3. Click "Get" to make the Centrify Identity Service app available for your ServiceNow instances.
  4. Go to the ServiceNow instance, select System Applications > Applications > Downloads to locate the app then click Install to install it.

Configure Centrify App Access

There are three configuration tasks required.  Properties, API Sync and Applications.  The third category is only needed if you are using individual groups as approvers for each app.
Properties
  1. In the application pane (left) navigate to Centrify App Access > Properties.  Populate these three fields
    Centrify Cloud Tenant URL:  the URL for your identity service tenant.  (e.g. https://your-tenant.my.centrify.com)
    Centrify Cloud Service Account: the account you created in previous steps
    Centrify Cloud Service Account Password:  the strong password you created for the user
    sn-app-access-conf1.png 
  2. Default Approval Group (Optional):  now you have a decision to make based on the planning above.  Populate the "Default Approval Group" if you decided to use a single ServiceNow group to approve all application requests.  You have to find the group in ServiceNow (System Security > Groups; find the group, right-click it and "Copy sys_id" and paste it on the Default Approval Group.  If you are planning to have approval groups per App, then you leave the field empty and press Save.

API Sync

  1. Go to Centrify App Access > Customize API Sync
  2. Set the Active checkbox
  3. Select an appropriate interval based on your SLAs (e.g. 1 hour)
  4. Press Save and then Execute Now.
    sn-api-sync.png
    This process will synchronize the CIS Apps and Roles available with ServiceNow.

Applications
If you set up a "Default Approval Group" you can skip this part.  At this point you have to have a list of all the apps and the corresponding approval groups.  For example, the "Amazon as root" app will be approved by the Software group included with the sample data of the ServiceNow instance and the canned workflow for software.
sn-req-approval.png

 

Verification

To verify the functionality of the app, you'll have to run through the workflow of the apps (or independent apps) based on the approval group defined.  For example, in my scenario I chose to have independent approval groups.  My requester (Stewie) will request the app and this request has to be approved by ITIL user.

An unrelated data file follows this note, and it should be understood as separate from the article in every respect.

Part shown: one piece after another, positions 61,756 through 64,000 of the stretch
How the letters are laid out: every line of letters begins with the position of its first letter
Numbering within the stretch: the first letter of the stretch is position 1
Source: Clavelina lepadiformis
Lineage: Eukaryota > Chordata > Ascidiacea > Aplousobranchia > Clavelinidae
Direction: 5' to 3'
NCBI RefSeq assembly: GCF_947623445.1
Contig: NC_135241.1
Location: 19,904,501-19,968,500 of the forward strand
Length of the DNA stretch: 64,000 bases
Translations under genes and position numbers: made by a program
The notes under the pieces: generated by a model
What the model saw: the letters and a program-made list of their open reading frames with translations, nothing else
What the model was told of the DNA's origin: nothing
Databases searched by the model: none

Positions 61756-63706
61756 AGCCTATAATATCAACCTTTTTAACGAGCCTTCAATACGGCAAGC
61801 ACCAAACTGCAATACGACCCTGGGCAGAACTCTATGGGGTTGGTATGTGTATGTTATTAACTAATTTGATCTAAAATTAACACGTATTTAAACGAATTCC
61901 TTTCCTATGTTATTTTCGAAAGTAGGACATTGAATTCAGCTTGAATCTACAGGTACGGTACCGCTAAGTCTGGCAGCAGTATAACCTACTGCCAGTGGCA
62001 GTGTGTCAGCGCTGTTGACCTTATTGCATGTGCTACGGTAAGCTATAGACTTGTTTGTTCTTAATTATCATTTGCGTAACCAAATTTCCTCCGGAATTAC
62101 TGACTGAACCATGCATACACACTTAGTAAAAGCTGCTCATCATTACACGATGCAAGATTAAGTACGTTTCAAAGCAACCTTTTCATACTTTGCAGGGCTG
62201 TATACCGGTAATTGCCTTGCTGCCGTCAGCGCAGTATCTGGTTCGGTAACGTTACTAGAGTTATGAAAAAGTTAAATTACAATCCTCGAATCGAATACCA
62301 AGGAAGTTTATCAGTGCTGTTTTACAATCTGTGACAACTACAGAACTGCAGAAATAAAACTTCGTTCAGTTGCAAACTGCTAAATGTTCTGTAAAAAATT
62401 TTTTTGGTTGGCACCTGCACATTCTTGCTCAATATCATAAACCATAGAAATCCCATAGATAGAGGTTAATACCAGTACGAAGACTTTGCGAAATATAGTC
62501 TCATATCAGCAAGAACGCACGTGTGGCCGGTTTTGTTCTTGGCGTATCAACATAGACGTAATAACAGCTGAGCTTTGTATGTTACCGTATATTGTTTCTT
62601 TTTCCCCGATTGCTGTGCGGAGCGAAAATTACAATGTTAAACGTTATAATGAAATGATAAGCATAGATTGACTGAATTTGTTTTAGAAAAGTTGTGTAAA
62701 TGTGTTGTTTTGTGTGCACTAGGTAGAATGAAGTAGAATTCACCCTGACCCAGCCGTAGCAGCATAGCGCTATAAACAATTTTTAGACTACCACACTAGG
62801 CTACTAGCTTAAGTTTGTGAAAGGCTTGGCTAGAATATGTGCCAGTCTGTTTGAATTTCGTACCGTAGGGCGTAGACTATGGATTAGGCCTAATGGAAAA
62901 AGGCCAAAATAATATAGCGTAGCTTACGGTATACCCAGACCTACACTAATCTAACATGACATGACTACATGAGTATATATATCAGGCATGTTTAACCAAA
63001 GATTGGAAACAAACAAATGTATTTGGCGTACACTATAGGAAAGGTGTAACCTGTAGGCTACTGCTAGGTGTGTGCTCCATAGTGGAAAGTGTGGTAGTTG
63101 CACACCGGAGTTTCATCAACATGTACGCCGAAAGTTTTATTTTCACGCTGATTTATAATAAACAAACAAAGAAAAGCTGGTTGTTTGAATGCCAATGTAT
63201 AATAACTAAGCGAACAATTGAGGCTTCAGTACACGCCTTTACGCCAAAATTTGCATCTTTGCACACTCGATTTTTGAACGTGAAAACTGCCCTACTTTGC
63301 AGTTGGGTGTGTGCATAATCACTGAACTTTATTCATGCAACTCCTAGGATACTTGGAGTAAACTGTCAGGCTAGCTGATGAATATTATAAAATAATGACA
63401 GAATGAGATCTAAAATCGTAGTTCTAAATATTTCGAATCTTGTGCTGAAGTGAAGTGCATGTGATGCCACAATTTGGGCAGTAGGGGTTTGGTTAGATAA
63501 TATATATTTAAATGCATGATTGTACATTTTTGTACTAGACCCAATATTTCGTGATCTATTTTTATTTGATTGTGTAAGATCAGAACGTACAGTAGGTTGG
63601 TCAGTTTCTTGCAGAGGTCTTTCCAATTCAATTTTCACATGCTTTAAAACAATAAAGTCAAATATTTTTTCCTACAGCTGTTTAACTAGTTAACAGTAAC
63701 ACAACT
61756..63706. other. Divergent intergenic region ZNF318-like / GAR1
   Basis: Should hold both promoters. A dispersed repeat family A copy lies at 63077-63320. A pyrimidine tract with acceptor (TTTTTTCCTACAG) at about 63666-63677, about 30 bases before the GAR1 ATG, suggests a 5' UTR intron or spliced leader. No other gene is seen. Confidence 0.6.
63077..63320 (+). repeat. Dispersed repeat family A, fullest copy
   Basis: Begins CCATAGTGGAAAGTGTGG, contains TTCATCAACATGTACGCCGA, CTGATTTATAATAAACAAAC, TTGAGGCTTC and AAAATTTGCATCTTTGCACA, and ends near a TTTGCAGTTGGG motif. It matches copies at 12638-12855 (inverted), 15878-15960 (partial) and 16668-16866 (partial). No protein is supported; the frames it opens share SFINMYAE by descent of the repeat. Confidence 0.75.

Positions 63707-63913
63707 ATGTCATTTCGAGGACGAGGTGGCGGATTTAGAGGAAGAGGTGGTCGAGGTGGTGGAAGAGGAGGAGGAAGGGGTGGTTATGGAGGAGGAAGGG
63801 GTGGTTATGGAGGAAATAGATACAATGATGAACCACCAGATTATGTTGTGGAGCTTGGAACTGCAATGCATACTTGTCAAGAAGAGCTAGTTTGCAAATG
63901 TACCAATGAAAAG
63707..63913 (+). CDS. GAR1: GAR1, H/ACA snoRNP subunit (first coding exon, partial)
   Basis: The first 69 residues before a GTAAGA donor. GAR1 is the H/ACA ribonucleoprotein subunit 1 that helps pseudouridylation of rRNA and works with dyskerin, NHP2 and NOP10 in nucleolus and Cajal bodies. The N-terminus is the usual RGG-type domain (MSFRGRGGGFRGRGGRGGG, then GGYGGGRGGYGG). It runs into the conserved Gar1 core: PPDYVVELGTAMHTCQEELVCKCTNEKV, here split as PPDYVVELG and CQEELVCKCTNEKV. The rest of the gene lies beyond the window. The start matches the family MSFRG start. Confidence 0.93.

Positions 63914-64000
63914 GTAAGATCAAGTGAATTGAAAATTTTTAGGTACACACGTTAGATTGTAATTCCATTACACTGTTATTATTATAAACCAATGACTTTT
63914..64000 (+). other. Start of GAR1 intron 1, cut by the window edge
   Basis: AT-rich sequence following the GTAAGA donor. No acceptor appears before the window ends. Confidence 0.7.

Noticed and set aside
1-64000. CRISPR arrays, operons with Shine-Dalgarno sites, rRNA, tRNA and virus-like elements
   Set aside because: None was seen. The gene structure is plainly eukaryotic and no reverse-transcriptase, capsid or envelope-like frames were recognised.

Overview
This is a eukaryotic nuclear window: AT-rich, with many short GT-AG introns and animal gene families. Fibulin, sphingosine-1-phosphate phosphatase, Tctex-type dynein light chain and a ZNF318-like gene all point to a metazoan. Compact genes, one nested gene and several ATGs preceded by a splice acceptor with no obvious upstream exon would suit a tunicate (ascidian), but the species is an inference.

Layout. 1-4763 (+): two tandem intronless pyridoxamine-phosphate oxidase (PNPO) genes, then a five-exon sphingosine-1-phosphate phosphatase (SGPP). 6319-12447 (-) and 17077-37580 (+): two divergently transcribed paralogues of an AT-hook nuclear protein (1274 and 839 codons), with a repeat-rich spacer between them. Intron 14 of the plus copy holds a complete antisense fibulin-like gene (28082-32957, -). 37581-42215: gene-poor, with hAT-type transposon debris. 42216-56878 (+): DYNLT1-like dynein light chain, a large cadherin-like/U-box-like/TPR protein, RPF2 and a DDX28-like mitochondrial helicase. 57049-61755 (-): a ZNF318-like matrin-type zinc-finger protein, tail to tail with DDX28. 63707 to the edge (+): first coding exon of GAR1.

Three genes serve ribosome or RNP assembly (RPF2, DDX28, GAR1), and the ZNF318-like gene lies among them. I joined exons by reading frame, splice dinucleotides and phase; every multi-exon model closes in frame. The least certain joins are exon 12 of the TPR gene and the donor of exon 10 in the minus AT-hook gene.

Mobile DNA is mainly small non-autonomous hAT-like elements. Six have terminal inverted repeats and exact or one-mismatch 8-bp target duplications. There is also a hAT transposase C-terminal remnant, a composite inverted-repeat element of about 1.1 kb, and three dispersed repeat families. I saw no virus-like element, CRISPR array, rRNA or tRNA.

sn-app-workflow3.png

Once the request is approved (and the underlying task) the app will perform the provisioning of the role that grants access to the application and the icon will show up automatically.

 

Documented Approvals

Security analysts and auditors may require reports of who has been requesting and approving apps, this is easily accessible using the service catalog requests or under the Centrify App Access approvals section.

 

Improvements

Background

ServiceNow is a very popular IT Service Management solution that includes capabilities like workflow and approvals, asset management, discovery, orchestration and more.  In this post we'll discuss how to use Centrify Identity Service to secure ServiceNow by using the Multi-provider SSO plugin.  In subsequent posts we'll discuss provisioning, protecting shared credentials, using the Centrify ServiceNow store apps.

 

Why secure ServiceNow with Federated SSO?

There are multiple security and operations-related reasons to implement federated identity and SSO for ServiceNow.  A key reason is related to the fact that SN is a SaaS platform, this means that the enterprise is extended and information is accesible outside the enterprise datacenter.  Using federated SSO, allows the use for on-premises identity and access control to secure assets outside the enterprise.  This provides the assurance that only authorized internal users can access those assets.  Another reason is usability with SSO there's no need to duplicate passwords; finally there is the gains in operational efficiency by using a process (like adding a user to an AD group to provision access) or simply disabling the AD user account will disable access to ServiceNow automatically.